Tips for teaching and learning online in a pandemic

As communities all over the world isolate themselves, hundreds of schools, colleges and universities are shifting their classes online. Here are some ideas for anyone affected about how to manage your studies in this new learning environment.

Putting everything into focus
We are living in a global pandemic so you should not expect ‘business as usual’ nor to be ‘at your most productive’. Accept that unusual times require radically different approaches. Lower your standards and expectations accordingly. Put your mental wellbeing first. Studying/teaching is important, but not as important as you. You can find advice on managing your mental health here and here plus calming strategies here. Additional help resources (including crisis numbers) can be found here.

Don’t dis distance learning
I’ve been teaching by distance learning for over 21 years, online for 18 of those. In that time I’ve supervised MScs and PhDs, provided hours of pastoral care, examined theses, collaborated on global research projects and awareness campaigns, co-written papers, and supported healthcare practitioners to make differences in their communities. Online learning is an established and effective method of teaching and learning. Notable alumni using online, distance and flexible studies like you’re using now include Nelson Mandela, Luísa Diogo and all of these people who’ve obtained degrees from the Open University. Hopefully that reassures you this approach is as valid as the face-to-face/offline teaching you’re used to.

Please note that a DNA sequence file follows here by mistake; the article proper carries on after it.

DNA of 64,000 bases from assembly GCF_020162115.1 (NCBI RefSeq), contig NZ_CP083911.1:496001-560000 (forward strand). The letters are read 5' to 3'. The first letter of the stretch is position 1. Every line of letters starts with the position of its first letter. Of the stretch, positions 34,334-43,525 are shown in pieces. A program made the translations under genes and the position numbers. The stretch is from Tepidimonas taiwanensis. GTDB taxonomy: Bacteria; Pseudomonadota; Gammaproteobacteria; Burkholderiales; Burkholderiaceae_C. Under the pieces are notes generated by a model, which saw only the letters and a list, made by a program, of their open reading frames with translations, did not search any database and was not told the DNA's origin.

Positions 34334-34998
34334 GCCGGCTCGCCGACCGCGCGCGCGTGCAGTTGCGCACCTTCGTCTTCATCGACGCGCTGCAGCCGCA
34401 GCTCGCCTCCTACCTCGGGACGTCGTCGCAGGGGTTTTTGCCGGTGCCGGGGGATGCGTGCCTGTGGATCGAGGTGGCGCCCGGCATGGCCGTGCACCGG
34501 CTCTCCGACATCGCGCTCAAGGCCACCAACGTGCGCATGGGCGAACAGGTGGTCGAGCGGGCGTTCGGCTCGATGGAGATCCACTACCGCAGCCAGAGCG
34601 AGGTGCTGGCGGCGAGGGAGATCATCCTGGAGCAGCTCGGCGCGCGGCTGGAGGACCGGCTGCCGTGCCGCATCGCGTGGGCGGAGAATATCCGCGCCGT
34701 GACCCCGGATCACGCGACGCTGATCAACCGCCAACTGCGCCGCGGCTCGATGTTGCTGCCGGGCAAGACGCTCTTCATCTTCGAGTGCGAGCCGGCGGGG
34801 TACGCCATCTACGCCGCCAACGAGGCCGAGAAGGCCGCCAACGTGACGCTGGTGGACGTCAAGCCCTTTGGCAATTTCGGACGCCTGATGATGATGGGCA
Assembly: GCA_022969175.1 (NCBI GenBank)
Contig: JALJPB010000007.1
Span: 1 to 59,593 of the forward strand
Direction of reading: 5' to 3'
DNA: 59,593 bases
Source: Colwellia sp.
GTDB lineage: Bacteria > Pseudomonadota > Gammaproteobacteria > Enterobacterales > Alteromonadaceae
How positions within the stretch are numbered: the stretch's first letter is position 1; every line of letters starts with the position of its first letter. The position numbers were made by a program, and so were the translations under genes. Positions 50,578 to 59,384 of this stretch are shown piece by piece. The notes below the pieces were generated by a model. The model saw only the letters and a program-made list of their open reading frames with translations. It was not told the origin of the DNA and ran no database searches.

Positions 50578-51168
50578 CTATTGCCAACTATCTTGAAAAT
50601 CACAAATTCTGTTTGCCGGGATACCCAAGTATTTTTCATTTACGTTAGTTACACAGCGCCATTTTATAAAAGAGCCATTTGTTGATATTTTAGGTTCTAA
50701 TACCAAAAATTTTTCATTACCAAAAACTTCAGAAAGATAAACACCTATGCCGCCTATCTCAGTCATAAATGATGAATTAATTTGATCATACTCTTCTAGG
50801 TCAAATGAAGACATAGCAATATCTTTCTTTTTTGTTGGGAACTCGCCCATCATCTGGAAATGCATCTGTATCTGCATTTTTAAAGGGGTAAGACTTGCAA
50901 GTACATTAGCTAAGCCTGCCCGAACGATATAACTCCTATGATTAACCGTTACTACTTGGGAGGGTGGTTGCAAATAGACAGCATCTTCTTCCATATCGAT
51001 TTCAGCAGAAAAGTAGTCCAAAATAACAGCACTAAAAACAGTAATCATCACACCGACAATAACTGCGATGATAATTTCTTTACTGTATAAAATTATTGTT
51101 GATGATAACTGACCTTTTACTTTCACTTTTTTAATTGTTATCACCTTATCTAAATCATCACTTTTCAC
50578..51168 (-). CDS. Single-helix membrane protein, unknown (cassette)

Responding to a crisis
Recognise what is currently happening is an emergency measure. It takes time for students and teachers to become proficient in the theories, pedagogies and approaches for online/distance/flexible learning. In this fast moving crisis we’re putting work online without the usual structures and strategies in place because it’s the safest, swiftest and easiest way to ensure teaching can continue. For this reason it is wise to accept that:
– things will go wrong (and lots will go right).
– you will learn and adapt along the way.
– everyone reacts differently to the online learning environment and some people need more time/support to adapt to it than others (and that is okay).
– everyone is doing the best they can, given their circumstances and experiences.

Unless you’ve specifically signed up for an online course – either as a student or teacher – it is okay to be uncertain, frustrated and even disappointed about recent changes to your academic world. More so if work you were doing like experiments, archiving, dissertations, field or lab work are currently impossible. Give yourself permission to vent these feelings, remembering we’re all in the same situation and will understand. All of us will have to adapt – and you may find this gives you greater opportunities to learn and grow. It could work out way better than expected and suits you more than face-to-face teaching/learning. But if it is challenging, working within your specific limitations is appropriate.

Are you ready to go online?